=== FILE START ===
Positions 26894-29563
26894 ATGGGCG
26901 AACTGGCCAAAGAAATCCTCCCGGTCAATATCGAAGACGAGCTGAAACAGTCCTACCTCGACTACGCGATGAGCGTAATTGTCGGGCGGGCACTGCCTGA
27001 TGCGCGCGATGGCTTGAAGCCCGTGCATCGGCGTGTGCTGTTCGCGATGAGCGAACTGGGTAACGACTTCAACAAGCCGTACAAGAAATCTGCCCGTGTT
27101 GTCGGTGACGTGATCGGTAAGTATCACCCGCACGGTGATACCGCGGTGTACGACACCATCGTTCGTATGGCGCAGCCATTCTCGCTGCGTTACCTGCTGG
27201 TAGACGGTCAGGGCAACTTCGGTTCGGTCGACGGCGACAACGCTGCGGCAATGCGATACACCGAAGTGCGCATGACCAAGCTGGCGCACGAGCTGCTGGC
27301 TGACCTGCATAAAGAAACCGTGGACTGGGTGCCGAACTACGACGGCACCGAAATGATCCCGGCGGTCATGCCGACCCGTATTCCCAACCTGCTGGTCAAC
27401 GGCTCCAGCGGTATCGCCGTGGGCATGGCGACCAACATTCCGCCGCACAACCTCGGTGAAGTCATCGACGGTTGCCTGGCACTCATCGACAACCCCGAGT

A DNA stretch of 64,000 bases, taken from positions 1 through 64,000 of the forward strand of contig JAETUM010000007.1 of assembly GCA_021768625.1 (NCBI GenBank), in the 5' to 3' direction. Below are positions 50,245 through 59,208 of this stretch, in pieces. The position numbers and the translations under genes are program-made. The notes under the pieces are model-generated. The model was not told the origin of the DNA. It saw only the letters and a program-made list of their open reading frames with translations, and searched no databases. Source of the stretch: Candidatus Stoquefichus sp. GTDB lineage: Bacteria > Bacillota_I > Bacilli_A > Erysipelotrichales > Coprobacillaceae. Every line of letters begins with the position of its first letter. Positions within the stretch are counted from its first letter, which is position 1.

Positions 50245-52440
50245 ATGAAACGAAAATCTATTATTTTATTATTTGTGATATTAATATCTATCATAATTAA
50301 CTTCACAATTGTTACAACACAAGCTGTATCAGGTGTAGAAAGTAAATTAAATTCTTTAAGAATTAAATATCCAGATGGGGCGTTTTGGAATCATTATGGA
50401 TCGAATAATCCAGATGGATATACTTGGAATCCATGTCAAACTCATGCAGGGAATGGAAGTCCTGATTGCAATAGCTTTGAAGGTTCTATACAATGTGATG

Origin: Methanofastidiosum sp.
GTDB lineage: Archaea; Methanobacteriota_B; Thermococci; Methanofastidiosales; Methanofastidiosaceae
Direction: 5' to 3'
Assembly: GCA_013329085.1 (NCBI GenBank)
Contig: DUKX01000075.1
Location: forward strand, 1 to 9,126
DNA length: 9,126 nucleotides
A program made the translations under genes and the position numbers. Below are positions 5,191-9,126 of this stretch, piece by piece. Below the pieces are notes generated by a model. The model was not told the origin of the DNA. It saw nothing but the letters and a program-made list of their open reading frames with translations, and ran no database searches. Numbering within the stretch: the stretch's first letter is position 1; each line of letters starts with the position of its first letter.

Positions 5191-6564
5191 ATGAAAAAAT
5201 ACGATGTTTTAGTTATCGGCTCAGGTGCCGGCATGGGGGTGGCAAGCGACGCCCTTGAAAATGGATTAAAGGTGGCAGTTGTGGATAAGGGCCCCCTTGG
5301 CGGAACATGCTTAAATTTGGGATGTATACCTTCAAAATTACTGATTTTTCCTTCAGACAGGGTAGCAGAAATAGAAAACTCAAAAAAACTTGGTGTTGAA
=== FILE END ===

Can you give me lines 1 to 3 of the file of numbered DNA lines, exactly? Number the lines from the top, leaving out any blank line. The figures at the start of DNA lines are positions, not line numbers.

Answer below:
Positions 26894-29563
26894 ATGGGCG
26901 AACTGGCCAAAGAAATCCTCCCGGTCAATATCGAAGACGAGCTGAAACAGTCCTACCTCGACTACGCGATGAGCGTAATTGTCGGGCGGGCACTGCCTGA